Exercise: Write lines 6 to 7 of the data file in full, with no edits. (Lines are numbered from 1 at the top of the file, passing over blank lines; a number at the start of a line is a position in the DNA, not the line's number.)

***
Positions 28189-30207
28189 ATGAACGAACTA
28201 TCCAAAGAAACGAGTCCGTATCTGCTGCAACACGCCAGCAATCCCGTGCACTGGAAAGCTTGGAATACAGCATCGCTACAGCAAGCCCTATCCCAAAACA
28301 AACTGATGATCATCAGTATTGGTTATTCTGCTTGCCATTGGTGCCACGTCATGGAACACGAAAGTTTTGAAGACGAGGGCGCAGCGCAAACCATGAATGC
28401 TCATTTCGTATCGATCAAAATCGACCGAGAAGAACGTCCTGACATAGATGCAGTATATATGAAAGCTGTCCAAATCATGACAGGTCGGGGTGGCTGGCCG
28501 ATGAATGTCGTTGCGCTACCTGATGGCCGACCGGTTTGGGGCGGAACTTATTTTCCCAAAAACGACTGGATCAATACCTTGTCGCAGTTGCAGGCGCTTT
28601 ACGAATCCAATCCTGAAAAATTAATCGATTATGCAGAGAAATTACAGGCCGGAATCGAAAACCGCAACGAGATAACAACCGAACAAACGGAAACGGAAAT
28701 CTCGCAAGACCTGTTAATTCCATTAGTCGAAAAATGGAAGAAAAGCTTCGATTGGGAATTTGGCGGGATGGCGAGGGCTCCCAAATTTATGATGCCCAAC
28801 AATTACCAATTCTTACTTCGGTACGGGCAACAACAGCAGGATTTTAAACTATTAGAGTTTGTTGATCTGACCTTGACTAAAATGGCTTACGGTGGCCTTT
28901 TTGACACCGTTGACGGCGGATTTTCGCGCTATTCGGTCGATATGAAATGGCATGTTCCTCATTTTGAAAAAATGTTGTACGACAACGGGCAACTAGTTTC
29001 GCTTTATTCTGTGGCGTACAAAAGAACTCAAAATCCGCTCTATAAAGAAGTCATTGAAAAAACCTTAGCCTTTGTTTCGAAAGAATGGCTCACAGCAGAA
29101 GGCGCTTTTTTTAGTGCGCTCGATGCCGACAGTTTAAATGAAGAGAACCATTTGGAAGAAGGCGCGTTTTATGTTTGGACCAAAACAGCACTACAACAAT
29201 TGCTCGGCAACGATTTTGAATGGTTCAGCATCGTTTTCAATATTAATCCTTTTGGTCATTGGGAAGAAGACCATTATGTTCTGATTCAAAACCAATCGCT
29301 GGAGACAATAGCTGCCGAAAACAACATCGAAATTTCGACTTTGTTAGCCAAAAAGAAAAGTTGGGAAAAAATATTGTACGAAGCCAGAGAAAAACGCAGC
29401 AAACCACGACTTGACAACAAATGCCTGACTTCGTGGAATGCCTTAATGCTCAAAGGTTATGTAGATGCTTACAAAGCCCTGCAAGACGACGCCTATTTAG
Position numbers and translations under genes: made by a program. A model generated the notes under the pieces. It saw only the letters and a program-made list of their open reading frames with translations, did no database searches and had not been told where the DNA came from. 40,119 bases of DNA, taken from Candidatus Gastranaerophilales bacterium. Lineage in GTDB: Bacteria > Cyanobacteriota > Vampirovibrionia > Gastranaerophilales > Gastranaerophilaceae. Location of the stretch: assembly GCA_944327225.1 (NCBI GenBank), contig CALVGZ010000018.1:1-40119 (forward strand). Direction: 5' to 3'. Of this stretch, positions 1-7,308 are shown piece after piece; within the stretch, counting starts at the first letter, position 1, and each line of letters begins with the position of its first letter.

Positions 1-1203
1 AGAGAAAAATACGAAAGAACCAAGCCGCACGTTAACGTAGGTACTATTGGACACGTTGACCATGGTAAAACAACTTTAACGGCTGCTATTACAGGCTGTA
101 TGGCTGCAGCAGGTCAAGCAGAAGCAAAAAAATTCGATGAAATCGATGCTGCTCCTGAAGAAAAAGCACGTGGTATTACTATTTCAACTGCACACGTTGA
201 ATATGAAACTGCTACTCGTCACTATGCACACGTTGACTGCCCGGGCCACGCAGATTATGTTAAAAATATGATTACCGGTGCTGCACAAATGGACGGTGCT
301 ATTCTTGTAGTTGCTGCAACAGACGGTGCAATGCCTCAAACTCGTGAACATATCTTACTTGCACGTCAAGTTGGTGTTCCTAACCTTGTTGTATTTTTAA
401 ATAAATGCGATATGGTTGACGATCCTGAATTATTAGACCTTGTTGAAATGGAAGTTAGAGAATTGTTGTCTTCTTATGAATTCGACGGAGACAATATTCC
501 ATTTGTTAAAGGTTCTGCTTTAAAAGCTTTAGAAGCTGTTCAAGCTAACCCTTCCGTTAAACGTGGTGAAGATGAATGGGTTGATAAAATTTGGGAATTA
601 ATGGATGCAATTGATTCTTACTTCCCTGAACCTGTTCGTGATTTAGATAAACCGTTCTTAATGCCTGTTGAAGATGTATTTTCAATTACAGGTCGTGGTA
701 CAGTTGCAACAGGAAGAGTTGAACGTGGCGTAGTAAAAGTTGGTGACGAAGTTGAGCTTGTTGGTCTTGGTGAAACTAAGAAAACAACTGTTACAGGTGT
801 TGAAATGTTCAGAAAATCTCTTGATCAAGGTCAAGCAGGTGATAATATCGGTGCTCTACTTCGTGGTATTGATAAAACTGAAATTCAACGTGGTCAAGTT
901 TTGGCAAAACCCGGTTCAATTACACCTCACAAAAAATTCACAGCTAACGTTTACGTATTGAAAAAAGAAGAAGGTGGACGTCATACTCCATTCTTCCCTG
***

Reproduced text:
28501 ATGAATGTCGTTGCGCTACCTGATGGCCGACCGGTTTGGGGCGGAACTTATTTTCCCAAAAACGACTGGATCAATACCTTGTCGCAGTTGCAGGCGCTTT
28601 ACGAATCCAATCCTGAAAAATTAATCGATTATGCAGAGAAATTACAGGCCGGAATCGAAAACCGCAACGAGATAACAACCGAACAAACGGAAACGGAAAT